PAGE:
Location of Thesis Examination
Support Services Building, Room 2390
Doctor of Philosophy
Pharmacology and Toxicology
Dr. Peter Chidiac
Signal transduction via heterotrimeric G proteins in response to transmembrane G protein-coupled receptors plays a central aspect in how cells integrate extracellular stimuli and produce biological responses. In addition to receptor-mediated activation of heterotrimeric G proteins, during the last few decades, accessory proteins have been found to regulate G protein activity via different mechanisms. Several proteins have been identified that contain multiple G protein regulatory domains. Using various molecular and biochemical approaches, we have characterized the effects of two such proteins, G18 and RGS14, on G protein activity. Both proteins contain a second G protein binding domain in addition to the GoLoco domain, which primarily acts as a guanine nucleotide dissociation inhibitor (GDI) on Gi/o proteins. Our results identified that the N-terminal region of G18 is a novel G protein-interacting domain, which may have distinct regulatory effects within the Gi/o subfamily and could potentially play a role in differentiating signals between these related G proteins. In addition, we characterized the tissue and cellular distribution of G18. We found that G18 is expressed in primary isolated rat aortic smooth muscle cells and endothelial cells. A protein-protein interaction assay indicated that G18 is able to directly interact with RGS5, an RGS protein that is also highly expressed in vascular tissue. This interaction results in an increase in RGS5 GTPase accelerating protein (GAP) activity with little or no effect on G18 activity. In Chapter 4 of the thesis, we identified a novel GAP enhancing domain located at the Ras-binding (RB) region of RGS14. This enhancement may be due to the intramolecular interaction between the RB domain and the RGS domain. Furthermore, this interaction may also result in an inhibitory effect on the GDI activity of the RGS14 GoLoco motif. Overall, my work suggests that GoLoco motif containing proteins G18 and RGS14 are organizers of G protein signaling that also modulate RGS protein function.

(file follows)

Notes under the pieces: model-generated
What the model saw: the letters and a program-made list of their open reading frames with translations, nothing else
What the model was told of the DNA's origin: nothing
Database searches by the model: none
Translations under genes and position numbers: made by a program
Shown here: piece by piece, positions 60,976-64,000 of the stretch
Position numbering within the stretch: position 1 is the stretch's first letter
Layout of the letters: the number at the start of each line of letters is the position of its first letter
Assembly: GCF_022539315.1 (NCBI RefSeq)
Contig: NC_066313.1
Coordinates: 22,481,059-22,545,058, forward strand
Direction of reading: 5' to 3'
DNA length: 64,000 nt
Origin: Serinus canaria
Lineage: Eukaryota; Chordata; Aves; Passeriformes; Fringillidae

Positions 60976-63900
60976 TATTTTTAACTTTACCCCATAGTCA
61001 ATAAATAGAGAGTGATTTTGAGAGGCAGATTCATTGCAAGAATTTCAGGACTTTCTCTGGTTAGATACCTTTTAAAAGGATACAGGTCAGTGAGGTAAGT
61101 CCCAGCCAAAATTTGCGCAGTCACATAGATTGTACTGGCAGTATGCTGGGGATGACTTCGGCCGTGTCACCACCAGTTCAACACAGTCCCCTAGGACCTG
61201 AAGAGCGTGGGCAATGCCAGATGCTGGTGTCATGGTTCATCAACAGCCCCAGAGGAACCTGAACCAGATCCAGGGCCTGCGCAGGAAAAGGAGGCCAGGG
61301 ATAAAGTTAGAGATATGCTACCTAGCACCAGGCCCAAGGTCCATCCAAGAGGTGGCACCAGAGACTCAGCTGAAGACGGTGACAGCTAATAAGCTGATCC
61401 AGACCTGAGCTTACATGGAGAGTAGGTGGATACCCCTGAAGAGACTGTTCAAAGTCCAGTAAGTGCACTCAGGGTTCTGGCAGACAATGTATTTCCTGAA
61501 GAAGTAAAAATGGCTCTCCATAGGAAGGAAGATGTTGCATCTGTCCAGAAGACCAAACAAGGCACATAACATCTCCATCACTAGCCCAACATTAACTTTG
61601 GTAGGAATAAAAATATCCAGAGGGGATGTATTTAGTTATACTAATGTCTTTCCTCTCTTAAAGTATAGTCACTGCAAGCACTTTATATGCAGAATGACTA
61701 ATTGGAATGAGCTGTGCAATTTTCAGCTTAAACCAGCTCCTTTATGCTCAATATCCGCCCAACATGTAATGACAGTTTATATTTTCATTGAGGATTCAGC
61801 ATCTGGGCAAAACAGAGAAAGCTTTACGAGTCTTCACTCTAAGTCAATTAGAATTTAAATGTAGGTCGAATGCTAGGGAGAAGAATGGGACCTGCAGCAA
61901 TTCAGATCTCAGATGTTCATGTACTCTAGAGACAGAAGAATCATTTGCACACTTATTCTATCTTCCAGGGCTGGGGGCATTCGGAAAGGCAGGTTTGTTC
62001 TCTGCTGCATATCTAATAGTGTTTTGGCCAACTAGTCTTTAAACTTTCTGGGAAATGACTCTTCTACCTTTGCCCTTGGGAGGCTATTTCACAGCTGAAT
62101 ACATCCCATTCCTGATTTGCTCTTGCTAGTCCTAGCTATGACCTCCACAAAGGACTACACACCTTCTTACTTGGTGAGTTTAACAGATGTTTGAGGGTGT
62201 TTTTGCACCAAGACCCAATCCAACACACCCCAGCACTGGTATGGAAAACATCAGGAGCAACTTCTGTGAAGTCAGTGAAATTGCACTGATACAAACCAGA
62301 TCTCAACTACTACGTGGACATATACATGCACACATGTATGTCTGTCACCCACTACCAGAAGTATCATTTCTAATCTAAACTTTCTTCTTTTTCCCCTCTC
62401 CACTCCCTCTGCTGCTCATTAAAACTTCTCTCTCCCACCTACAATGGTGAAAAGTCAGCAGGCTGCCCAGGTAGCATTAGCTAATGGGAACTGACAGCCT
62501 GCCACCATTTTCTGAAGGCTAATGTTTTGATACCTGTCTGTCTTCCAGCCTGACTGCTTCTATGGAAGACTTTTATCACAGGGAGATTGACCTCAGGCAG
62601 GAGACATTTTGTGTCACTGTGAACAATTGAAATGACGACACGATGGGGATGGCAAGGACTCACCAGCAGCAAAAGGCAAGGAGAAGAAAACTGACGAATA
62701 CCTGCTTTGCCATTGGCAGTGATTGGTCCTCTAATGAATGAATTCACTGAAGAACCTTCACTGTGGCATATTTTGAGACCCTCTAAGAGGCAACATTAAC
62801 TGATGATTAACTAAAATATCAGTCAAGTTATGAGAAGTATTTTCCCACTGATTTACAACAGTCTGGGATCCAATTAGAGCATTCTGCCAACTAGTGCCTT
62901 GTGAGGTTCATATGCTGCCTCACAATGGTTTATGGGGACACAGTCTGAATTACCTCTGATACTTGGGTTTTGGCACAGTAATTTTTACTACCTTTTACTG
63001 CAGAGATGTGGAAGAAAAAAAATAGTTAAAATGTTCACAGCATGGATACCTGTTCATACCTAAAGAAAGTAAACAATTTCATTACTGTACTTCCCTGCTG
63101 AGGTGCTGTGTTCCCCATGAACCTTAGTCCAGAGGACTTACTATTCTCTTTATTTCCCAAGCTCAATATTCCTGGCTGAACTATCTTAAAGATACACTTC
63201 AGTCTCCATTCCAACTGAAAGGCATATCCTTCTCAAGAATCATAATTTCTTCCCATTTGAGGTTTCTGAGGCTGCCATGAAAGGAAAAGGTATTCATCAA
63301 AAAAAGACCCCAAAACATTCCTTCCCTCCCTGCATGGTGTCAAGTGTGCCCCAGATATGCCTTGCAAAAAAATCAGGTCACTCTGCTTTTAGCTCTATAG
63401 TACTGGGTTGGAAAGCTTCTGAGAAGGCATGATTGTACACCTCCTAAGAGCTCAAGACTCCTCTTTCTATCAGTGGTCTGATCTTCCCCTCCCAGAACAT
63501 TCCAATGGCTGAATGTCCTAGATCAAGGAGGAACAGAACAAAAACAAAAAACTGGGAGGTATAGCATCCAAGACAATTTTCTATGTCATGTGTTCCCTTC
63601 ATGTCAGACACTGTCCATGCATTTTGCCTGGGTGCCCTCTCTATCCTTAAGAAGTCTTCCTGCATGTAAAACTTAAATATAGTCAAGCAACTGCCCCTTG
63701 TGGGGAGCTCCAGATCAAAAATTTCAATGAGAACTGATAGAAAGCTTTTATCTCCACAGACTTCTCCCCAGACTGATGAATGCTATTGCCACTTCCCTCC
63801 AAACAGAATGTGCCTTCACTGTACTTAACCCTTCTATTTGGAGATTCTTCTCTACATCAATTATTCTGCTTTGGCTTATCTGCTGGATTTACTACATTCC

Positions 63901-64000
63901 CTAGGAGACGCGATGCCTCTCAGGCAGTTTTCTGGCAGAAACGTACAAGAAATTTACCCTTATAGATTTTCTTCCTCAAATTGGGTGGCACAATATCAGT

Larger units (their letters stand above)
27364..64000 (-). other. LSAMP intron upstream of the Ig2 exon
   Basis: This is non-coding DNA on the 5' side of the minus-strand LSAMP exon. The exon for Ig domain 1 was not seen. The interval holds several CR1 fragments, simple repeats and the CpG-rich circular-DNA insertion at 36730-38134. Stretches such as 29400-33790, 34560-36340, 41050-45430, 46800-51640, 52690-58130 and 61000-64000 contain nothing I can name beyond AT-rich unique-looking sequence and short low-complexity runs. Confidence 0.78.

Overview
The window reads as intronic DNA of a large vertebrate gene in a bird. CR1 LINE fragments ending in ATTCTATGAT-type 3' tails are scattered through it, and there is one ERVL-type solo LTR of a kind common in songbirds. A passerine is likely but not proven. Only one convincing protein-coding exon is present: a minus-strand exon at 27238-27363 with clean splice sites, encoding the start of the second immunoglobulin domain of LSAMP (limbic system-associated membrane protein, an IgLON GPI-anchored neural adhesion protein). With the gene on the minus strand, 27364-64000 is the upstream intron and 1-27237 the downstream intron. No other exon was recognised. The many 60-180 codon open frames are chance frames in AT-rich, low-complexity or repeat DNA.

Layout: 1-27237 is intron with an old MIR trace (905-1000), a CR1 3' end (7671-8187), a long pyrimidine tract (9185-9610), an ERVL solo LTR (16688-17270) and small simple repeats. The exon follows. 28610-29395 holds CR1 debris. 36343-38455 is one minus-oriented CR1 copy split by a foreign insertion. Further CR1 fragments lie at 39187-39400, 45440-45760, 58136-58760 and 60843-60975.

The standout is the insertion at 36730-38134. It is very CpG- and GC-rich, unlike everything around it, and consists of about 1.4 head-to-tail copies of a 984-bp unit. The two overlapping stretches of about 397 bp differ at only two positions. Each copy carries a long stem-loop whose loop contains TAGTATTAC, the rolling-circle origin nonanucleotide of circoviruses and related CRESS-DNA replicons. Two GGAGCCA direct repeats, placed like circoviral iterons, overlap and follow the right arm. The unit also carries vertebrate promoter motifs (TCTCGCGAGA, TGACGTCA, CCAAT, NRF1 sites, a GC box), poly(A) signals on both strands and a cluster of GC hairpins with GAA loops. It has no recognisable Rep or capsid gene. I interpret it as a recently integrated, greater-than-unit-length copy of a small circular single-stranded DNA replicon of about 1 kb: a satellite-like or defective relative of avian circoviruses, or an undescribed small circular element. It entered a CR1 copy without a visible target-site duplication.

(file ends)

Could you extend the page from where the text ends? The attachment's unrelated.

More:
Zhao, Peishen, "Regulation of G Protein Signaling by GoLoco Motif Containing Proteins" (2011). University of Western Ontario - Electronic Thesis and Dissertation Repository. Paper 218.